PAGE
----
No Time to Die allows Bond to be emotionally vulnerable in a way that’s still authentic to the character. While Bond isn’t exactly known for his sensitive soul, he is still human, and beneath that tough, steely-eyed exterior, he has struggles just like the rest of us. You feel his grief when he loses his friend Felix Leiter in action (played by the always wonderful Jeffrey Wright). He tries to get over Madeleine after he (mistakenly) believes she betrayed him, but that’s easier said than done.
Is it possible for a character like Bond, whose career comes with a license to kill and a rogue’s gallery of villains, to have a happily ever after? Can you live that kind of life and then just disappear off the grid to enjoy retirement in peace? For Craig’s Bond, the answer is no. Yet while he doesn’t get a “happily ever after,” the character does receive a good ending, at least in my opinion.
Despite the film having a title like No Time to Die, I didn’t actually expect them to kill off Bond in this film. The fact that they do kill him in the film’s final scenes could have come across as a gimmick, but it works for me because A) the character makes a conscious choice to sacrifice himself to save the people he loves and B) Daniel Craig really sells the scene with his acting. Bond’s death isn’t about shock value; the scene is handled with the emotion and weight it deserves. It’s like Iron Man’s death in Endgame and Han Solo’s death in The Force Awakens; these death scenes feel earned because the story preceding them was carefully crafted to lead to that particular moment.
As for where the Bond franchise goes from here, well, that’s anyone’s guess. I do like that in No Time to Die, the film makers introduced the concept of other characters taking on the designation 007 (I’d like to see more of Lashana Lynch’s secret agent Nomi in the future, please). As with any franchise, the Bond films will need to continue adapting and evolving in order to remain relevant to modern audiences. Due to technology, the Internet/social media, and now the coronavirus pandemic, our world is rapidly changing, and certain elements that worked in classic Bond films may not work as well now.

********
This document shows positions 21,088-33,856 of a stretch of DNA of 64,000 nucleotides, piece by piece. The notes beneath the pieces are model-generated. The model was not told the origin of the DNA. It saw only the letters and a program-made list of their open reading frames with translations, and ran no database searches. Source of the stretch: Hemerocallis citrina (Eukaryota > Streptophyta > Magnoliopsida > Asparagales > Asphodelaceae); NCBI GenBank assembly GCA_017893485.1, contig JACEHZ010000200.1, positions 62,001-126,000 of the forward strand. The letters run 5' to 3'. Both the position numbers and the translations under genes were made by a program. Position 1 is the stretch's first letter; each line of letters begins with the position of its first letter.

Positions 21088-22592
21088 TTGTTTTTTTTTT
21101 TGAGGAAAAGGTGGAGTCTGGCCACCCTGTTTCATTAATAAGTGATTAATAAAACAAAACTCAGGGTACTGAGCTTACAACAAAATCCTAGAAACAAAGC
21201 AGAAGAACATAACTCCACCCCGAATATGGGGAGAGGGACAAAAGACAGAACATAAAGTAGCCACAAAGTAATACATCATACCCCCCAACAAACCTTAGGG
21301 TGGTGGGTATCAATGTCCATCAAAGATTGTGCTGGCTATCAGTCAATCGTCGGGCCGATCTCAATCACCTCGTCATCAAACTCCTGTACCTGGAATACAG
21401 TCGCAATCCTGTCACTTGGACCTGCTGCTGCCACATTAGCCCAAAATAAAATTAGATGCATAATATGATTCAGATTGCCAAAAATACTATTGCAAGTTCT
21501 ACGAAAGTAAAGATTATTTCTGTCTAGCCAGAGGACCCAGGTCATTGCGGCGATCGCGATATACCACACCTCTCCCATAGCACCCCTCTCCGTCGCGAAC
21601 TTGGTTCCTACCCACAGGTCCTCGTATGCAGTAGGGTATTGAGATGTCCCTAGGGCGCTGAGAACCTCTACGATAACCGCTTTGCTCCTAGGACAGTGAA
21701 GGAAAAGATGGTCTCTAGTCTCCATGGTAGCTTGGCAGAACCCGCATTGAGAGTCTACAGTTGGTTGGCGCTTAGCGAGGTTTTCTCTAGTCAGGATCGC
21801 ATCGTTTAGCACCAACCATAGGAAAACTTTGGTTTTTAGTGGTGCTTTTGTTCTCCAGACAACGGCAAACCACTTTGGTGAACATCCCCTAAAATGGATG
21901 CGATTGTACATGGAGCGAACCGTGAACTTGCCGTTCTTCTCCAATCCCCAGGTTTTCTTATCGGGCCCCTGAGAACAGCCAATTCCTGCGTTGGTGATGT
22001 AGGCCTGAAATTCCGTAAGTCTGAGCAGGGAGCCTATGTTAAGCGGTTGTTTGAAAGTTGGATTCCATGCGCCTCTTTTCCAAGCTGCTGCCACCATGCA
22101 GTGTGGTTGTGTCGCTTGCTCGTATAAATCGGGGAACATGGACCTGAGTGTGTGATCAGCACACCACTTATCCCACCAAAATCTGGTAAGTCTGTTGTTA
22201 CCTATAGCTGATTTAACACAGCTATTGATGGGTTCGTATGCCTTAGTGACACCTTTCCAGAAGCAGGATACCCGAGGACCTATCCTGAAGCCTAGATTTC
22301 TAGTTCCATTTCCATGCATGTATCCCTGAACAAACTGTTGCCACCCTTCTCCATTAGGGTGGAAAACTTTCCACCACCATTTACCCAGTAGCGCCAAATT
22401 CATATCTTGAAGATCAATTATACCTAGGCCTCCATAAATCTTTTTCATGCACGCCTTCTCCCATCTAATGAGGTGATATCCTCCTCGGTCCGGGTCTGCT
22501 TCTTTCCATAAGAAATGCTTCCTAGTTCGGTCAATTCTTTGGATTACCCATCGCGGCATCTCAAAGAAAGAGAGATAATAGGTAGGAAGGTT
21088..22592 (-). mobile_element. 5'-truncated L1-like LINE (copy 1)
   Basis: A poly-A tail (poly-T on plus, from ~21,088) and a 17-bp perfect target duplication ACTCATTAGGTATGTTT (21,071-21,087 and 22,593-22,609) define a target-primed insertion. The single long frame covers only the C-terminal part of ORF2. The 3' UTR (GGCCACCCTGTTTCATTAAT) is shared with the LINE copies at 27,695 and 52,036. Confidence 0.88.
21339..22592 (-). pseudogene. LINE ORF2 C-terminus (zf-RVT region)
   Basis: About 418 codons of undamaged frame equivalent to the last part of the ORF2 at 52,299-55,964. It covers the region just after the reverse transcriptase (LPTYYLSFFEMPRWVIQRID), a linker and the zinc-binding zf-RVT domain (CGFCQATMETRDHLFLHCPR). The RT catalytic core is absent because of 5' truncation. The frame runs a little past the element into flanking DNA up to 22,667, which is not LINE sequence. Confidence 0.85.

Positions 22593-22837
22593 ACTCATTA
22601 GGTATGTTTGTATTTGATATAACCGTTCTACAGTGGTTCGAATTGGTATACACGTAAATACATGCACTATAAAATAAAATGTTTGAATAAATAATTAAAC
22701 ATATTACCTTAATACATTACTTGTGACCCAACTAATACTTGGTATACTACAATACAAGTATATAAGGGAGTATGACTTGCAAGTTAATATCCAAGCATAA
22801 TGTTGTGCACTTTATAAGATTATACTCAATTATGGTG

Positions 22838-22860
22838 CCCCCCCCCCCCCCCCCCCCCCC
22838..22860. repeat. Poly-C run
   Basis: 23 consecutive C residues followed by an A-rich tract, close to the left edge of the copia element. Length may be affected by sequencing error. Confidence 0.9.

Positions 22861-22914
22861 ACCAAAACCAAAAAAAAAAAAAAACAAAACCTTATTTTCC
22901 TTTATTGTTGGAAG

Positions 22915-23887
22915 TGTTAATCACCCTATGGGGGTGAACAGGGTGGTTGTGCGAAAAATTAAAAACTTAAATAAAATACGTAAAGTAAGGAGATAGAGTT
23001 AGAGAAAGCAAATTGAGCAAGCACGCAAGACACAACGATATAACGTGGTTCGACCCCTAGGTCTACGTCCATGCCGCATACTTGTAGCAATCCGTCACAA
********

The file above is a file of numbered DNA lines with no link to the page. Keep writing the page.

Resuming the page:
That being said, I feel like period dramas are definitely having a moment, and I wouldn’t mind watching a new Bond movie that was set in the 1960s but told through a modern lens. I would love to see a retro Bond story from a female director/female writing team, because I think that would bring a fresh perspective to the franchise.
Similar to the rumors about who will play the next Doctor on “Doctor Who,” speculation about who will play the next Bond is ongoing and ever-changing. A recent shortlist I saw included “Bridgerton” star Regé-Jean Page as a possibility and words cannot express how much I would LOVE this. He’s got a great sense of smoldering swagger, while also displaying a nice emotional range as an actor. If Page is picked as the next Bond I can guarantee that wherever you live, you’ll be hearing my fangirl squeal from over here in the Midwest.
I also most certainly wouldn’t mind seeing the oh-so-charming Henry Golding as the next Bond, or the immensely talented Daniel Kaluuya. Of course, the franchise could pick a complete unknown but I think the franchise would get a nice boost from casting a young, up-and-coming actor who has some buzz behind them.
While there are some long-running franchises out there that I feel need to wrap up and ride off into the sunset, I think there’s still a lot of life to be had in the Bond experience on the big screen, or even a miniseries on a streaming service. I’m still game for many more martinis shaken, not stirred.